As a Rabbi, my understanding of people and my perspective on the future are shaped by what I have learned through the process of advocating for peace with Muslim partners. Along with a growing movement of clergy representing the Jewish, Christian and Muslim faith communities, I have focused on study of a centuries-old peace model based on historical cultural strategies that are practiced everyday in the Republic of Azerbaijan — a country that is a majority-Muslim nation with an unparalleled history of positive multifaith and multicultural tolerance and peace. On my last mission to Azerbaijan to meet with faith and community leaders in order to discuss how to grow and share this model on a global scale, I was privileged to meet a key leader and expert in this area — Dr. Kamal Abdullayev, Azerbaijan’s State Counselor on Multiculturalism, Interethnic and Interreligious Affairs.
Dr. Abdullayev is also the author of a very clever and illustrating book — The Incomplete Manuscript. In reflecting on how to capture the powerful story of Dr. Abdullayev’s commitment to multiculturalism and the impact on global issues — I realized writing my observations from my recent trip would provide a compelling look at what he and his country are trying to achieve — and that using the analogy of his own words can shed light on this important model for peace.
Part novel, part historical fiction, part religious allegory, The Incomplete Manuscript captures the journey of a young researcher who comes upon an old and apparently incomplete manuscript that may hold secrets related to epic historical events.
Through the lens of the protagonist’s young, inquisitive mind, Dr. Kamal Abdullayev examines the mystery that exists within what is known as history, and takes the reader into his own whimsical questions and ideas about how often stories exist without known beginnings and without ends – such as what was found in the incomplete manuscript. It concerns two Azerbaijani epic stories — the Kitabi Dada Gorgud and Shah Ismail Khatai -, and the novelty of how those stories intersect and how they push both Abdullayev’s researcher and the reader to wonder what else remains unknown, and how what seems like similarity between the stories may hide what is a greater difference between them. Ultimately, with the Incomplete Manuscript, Dr. Abdullayev asks fundamental questions regarding the widespread condition of incompleteness, within each of us, and throughout the world, asking an even deeper question of how that process of investigation and introspection impacts what we know and believe.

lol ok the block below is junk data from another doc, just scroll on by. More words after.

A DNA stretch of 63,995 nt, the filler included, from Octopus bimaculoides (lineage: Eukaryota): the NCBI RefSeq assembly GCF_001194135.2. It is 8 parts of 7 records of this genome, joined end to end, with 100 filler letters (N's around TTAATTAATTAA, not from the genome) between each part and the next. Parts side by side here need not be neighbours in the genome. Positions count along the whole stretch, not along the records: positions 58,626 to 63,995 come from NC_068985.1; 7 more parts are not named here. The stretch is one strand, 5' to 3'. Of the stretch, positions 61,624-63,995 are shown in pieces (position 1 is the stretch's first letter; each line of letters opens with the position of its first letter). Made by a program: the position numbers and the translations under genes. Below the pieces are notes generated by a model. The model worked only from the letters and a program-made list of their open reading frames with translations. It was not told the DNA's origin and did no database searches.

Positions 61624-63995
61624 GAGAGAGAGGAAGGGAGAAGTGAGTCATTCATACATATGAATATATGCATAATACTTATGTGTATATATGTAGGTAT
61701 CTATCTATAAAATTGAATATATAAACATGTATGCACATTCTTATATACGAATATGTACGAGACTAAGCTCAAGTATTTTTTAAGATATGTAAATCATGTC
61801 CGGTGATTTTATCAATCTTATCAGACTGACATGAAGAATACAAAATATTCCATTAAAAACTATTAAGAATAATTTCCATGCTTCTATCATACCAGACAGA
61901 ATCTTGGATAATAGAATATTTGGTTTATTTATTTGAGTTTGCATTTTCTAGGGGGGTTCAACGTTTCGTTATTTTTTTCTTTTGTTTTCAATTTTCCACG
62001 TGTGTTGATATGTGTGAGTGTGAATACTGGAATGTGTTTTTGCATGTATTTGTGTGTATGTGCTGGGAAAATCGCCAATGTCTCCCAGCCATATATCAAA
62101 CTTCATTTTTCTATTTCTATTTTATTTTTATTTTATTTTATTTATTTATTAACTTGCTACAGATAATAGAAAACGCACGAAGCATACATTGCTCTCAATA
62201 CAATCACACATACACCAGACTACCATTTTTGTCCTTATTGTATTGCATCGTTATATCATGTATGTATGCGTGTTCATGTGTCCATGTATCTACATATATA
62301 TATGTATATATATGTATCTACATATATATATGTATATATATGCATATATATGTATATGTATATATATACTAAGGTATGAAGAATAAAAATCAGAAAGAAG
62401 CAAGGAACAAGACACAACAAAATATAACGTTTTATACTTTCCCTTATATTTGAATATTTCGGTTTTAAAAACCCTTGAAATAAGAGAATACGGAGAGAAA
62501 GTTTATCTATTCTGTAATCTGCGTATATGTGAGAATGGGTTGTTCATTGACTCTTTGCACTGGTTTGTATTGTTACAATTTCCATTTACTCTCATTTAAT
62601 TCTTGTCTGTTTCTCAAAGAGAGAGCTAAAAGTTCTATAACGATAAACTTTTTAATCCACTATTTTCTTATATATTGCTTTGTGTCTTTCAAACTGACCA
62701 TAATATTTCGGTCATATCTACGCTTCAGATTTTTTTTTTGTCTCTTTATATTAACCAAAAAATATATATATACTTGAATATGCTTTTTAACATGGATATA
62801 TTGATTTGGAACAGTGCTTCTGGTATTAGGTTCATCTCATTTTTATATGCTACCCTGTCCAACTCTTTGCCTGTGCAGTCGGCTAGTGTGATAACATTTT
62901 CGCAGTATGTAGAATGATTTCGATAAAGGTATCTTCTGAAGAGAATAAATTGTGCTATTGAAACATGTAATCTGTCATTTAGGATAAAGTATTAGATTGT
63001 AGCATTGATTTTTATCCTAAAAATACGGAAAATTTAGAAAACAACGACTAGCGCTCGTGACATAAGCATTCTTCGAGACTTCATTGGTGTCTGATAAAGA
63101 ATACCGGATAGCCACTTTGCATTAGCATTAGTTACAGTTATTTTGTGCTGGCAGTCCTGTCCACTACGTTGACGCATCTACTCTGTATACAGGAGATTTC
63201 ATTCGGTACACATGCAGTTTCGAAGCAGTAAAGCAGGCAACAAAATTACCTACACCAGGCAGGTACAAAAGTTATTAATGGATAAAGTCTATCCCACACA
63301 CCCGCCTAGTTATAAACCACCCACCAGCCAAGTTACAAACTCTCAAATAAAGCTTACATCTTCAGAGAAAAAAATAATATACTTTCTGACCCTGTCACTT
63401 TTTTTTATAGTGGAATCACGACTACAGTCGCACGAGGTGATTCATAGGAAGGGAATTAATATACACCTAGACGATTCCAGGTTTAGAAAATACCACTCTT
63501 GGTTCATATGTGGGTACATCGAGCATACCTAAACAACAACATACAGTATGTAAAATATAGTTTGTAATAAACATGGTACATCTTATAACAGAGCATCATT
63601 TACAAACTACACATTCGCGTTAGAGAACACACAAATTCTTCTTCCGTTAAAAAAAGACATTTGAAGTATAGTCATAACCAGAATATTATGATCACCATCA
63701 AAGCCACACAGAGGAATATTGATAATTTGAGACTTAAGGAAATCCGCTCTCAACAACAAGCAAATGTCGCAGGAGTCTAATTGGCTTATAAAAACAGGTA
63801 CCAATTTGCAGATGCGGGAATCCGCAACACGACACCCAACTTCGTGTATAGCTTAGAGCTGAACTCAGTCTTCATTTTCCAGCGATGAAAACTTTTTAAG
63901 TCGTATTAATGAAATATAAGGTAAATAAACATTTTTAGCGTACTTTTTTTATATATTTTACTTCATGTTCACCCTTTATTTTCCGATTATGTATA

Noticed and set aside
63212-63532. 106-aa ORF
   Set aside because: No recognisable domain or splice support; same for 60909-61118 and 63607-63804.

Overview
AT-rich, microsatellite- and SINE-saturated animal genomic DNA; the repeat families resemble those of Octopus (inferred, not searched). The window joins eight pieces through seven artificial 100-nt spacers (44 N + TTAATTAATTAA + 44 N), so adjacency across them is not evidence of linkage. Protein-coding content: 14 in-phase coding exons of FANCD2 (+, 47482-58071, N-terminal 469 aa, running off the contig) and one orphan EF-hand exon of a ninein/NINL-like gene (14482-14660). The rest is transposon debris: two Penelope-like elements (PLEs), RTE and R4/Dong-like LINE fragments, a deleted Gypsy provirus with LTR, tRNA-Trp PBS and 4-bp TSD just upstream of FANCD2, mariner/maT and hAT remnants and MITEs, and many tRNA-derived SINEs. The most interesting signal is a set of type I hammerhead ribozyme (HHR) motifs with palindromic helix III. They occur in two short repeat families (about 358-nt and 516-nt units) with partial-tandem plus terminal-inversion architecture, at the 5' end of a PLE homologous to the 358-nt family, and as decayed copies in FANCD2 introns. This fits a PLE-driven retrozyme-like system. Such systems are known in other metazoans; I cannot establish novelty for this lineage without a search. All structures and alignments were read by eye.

The story analyzes how society, throughout history, can evolve through the process of response to fundamental questions: in this case questions of tolerance, peace, and the essential human condition. These specific storytelling elements are often found in Azerbaijani history, and offer an interesting lens by which to examine many modern day societal narratives and concerns. Dr. Abdullayev leaves the reader wondering about the many lessons learned throughout the greater lens of world history and how they can provide roadmaps for solving the deep cultural and faith-based conflicts overwhelming our world today. He pulls many of these points from his real life experiences working in inter-faith issues in a country that since its inception has been a model of interfaith engagement. As a majority-Muslim secular country, Azerbaijan is also an ancient home to thousands of Jews, Christians and other religious minorities. This experience helps shape the story of Dr. Abdullayev’s young researcher who is eager to uncover many truths.
Kamal Abdullayev’s lifetime of scholarship in the study of linguistics, literature and history reinforces what is often missing from public discourse. Through the Incomplete Manuscript and his words of wisdom, Dr. Abdullayev continues to reveal his own cultural context of a national history that has developed on the premise of challenging ideas, taking a different path in the storyline of human history, and exploring a brave, new world of what is possible between people. The outstanding, critical issue with this very important story, is consistent with what I have grown to understand about Dr. Abdullayev — a man of wisdom, faith and understanding. This book, while fictionalized, is a reflection of this man.